To all the pastors out there who have taken time this cycle to put forth thoughtful, prayerful, Bible based pleas, whether those pleas were in support or opposition of a particular candidate or issue, or simply a plea to look to specific passages in Scripture and pray for wisdom and discernment and to show grace to one another, thank you for stepping into the fray. We know it’s not easy, especially after remaining silent, and knowing there is a risk involved in such things for your ministries. But for those who wish to remain above the fray and call out the soldiers in the trenches that are doing the best they can with few earthly leaders to follow, how about you all look first at what has led the flock so far astray and left the barn door wide open. And then, if you would please, get on your knees and pray for those whom God has called to step into the fray. Pray for their wisdom, pray for their discernment, pray for their protection, pray for God’s grace. And above all else, pray that Christ remains their head and God’s will be done. That’s going to be a lot more effective at this point than shaking your fingers, and I can tell you truthfully, we’d appreciate it. We can use all the prayers we can get.
Be blessed and be a blessing.
2 thoughts on “God in the Public Square – Shutting the Barn Door”
“I don’t hear much in the way of pastors encouraging their congregants to pray for their national, local and political leaders.”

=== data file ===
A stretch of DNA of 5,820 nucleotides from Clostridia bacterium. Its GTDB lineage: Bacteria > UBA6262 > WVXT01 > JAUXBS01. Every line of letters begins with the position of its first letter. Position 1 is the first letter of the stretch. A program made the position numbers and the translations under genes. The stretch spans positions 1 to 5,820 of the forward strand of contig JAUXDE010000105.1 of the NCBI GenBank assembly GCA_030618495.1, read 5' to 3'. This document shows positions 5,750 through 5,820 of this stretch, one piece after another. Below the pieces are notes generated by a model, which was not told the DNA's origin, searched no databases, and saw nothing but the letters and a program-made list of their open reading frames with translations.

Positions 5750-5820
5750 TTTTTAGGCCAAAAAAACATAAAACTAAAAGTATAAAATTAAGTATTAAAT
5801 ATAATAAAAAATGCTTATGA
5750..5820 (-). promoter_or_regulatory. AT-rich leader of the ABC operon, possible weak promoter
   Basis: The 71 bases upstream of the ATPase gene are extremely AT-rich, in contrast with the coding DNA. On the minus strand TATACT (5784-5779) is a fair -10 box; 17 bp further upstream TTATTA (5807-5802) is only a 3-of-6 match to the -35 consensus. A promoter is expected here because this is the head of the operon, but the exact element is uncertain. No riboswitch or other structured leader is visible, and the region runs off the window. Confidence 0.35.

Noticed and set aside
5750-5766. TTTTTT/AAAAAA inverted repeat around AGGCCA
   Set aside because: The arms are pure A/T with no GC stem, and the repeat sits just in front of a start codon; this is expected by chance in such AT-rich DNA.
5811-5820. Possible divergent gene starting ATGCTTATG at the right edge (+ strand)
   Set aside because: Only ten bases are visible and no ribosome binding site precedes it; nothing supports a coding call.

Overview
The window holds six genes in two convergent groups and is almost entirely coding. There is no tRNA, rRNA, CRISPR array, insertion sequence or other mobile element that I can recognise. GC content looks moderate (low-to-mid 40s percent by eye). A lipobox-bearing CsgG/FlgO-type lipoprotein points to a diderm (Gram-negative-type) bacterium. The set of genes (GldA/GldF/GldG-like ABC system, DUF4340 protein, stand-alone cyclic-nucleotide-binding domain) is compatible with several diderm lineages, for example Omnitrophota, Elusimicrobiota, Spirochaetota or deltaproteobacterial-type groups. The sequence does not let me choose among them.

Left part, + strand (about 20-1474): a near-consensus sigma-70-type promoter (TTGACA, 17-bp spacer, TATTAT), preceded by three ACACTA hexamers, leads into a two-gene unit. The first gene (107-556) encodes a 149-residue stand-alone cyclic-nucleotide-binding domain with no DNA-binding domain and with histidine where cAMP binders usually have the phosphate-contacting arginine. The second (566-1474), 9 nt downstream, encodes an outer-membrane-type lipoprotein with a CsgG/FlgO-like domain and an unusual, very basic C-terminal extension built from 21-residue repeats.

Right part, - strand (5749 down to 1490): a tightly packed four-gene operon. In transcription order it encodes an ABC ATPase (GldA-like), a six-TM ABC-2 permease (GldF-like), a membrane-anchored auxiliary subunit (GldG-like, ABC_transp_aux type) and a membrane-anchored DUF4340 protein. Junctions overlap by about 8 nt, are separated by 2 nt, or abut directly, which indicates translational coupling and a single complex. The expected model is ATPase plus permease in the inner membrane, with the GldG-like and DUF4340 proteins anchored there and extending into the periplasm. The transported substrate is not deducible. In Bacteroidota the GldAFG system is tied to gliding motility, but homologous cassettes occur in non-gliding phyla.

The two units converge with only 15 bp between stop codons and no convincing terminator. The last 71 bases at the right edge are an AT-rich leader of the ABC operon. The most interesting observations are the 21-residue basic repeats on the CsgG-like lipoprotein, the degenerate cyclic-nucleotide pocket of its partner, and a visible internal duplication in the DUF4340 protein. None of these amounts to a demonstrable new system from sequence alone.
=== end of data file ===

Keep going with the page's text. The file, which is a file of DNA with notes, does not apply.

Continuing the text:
You just need to visit some different kinds of churches. We Episcopals do “prayers of the people” at every single service. It’s part of The Book of Common Prayer, our core worship text, and includes (among others on the topic) these prayers, spoken by all, and followed by silent reflection:
“For our President, for the leaders of the nations, and for all in
authority, let us pray to the Lord.
Lord, have mercy.”
“We pray for all who govern and hold authority in the nations
of the world;
That there may be justice and peace on the earth.”
Our pastors often specify and extend these prayers by adding the first names of those being prayed for, including our governor, local leaders etc.
Thank you! I appreciate that, and the reference to the Book of Common Prayers. I am grateful to know there are some churches that include that on a regular basis. Methodists do have common prayers and such that they use, but I think this is likely one of the traditions that has fallen by the wayside as so many of the churches have moved toward less tradition. In truth, even in the couple more traditional churches I have visited, this has not been part of the service. The pastors over the years at our church periodically have raised the prayers for our leadership once in a while, usually in among many.
It isn’t just in the prayers of the pastors we need to hear that though. The Scriptural teaching on it needs to be being taught from the pulpit. Not necessarily issue or candidate specific advocacy, but the areas of Scripture that teach desiring God’s best for the nation we’re in, the context of God telling His children to pray for those in authority over them. The areas of the Scripture that reveal God’s role (over everything) and ours in the righteous governing of ourselves and our people.